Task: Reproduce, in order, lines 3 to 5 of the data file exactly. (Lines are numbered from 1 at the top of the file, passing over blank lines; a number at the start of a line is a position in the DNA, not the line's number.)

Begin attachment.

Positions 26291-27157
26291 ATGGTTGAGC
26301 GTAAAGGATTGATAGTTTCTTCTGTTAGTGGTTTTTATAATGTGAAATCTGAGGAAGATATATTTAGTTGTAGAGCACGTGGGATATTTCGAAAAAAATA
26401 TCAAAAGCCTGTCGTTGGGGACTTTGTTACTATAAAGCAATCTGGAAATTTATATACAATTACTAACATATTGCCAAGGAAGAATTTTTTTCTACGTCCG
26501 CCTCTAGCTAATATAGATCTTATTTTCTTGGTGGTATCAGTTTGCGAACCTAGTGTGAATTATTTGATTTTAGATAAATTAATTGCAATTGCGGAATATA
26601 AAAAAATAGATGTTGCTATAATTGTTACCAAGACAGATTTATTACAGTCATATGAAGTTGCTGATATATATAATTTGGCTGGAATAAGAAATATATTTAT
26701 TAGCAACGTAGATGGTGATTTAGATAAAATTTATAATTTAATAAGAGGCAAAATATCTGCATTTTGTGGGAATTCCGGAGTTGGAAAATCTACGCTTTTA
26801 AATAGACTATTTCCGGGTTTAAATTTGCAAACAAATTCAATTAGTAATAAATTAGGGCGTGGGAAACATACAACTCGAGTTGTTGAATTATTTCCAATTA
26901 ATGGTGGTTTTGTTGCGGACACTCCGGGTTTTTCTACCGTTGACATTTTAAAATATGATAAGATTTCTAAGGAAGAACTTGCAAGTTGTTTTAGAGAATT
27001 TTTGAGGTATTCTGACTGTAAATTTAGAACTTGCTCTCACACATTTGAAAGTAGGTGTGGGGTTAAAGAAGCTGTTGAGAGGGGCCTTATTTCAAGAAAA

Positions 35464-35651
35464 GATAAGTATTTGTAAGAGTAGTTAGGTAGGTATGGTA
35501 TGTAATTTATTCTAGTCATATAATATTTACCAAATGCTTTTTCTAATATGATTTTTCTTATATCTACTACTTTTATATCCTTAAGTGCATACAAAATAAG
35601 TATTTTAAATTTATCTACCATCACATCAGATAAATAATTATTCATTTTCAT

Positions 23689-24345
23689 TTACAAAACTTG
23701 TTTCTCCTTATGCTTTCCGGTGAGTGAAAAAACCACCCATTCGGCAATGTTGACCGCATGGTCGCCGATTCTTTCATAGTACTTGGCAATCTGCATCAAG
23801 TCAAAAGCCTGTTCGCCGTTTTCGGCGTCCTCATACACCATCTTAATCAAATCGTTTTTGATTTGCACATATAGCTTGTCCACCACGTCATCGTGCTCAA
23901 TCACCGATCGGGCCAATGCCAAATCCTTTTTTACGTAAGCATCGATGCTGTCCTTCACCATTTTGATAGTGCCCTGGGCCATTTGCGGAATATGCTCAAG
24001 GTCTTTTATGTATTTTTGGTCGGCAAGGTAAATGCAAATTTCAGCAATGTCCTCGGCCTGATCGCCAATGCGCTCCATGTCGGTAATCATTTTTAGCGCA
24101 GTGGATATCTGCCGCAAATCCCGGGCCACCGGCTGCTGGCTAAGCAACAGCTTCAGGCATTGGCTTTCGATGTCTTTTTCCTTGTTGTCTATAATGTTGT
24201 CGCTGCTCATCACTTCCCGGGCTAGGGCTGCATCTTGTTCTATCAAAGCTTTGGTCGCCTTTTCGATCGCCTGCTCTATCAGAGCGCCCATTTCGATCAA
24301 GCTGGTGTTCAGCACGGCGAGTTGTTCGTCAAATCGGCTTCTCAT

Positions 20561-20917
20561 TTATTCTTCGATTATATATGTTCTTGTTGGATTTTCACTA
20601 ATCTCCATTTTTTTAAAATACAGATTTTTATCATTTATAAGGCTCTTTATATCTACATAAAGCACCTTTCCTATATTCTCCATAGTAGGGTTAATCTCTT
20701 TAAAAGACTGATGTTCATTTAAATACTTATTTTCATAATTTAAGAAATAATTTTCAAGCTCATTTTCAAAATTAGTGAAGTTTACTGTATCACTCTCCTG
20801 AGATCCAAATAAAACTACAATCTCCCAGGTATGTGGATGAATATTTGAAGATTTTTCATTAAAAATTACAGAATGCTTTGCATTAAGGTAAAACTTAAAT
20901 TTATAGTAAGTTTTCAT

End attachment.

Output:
26301 GTAAAGGATTGATAGTTTCTTCTGTTAGTGGTTTTTATAATGTGAAATCTGAGGAAGATATATTTAGTTGTAGAGCACGTGGGATATTTCGAAAAAAATA
26401 TCAAAAGCCTGTCGTTGGGGACTTTGTTACTATAAAGCAATCTGGAAATTTATATACAATTACTAACATATTGCCAAGGAAGAATTTTTTTCTACGTCCG
26501 CCTCTAGCTAATATAGATCTTATTTTCTTGGTGGTATCAGTTTGCGAACCTAGTGTGAATTATTTGATTTTAGATAAATTAATTGCAATTGCGGAATATA